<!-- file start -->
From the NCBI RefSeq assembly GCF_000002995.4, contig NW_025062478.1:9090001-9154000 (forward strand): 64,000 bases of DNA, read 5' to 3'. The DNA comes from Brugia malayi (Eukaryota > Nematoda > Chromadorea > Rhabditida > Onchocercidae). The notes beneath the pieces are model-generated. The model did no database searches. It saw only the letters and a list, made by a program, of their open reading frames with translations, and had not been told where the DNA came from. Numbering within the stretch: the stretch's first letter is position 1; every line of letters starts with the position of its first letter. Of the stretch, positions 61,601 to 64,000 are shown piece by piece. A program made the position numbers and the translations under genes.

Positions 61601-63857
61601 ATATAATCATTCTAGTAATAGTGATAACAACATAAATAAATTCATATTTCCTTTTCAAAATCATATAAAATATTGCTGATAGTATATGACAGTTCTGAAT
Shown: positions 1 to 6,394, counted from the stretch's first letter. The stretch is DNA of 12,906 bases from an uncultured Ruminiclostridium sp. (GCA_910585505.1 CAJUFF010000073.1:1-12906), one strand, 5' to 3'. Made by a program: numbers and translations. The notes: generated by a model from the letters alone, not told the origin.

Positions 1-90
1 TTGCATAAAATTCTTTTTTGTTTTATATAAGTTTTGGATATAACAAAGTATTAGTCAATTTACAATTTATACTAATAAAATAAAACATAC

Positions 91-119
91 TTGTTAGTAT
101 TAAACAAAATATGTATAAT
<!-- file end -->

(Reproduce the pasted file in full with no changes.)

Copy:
From the NCBI RefSeq assembly GCF_000002995.4, contig NW_025062478.1:9090001-9154000 (forward strand): 64,000 bases of DNA, read 5' to 3'. The DNA comes from Brugia malayi (Eukaryota > Nematoda > Chromadorea > Rhabditida > Onchocercidae). The notes beneath the pieces are model-generated. The model did no database searches. It saw only the letters and a list, made by a program, of their open reading frames with translations, and had not been told where the DNA came from. Numbering within the stretch: the stretch's first letter is position 1; every line of letters starts with the position of its first letter. Of the stretch, positions 61,601 to 64,000 are shown piece by piece. A program made the position numbers and the translations under genes.

Positions 61601-63857
61601 ATATAATCATTCTAGTAATAGTGATAACAACATAAATAAATTCATATTTCCTTTTCAAAATCATATAAAATATTGCTGATAGTATATGACAGTTCTGAAT
Shown: positions 1 to 6,394, counted from the stretch's first letter. The stretch is DNA of 12,906 bases from an uncultured Ruminiclostridium sp. (GCA_910585505.1 CAJUFF010000073.1:1-12906), one strand, 5' to 3'. Made by a program: numbers and translations. The notes: generated by a model from the letters alone, not told the origin.

Positions 1-90
1 TTGCATAAAATTCTTTTTTGTTTTATATAAGTTTTGGATATAACAAAGTATTAGTCAATTTACAATTTATACTAATAAAATAAAACATAC

Positions 91-119
91 TTGTTAGTAT
101 TAAACAAAATATGTATAAT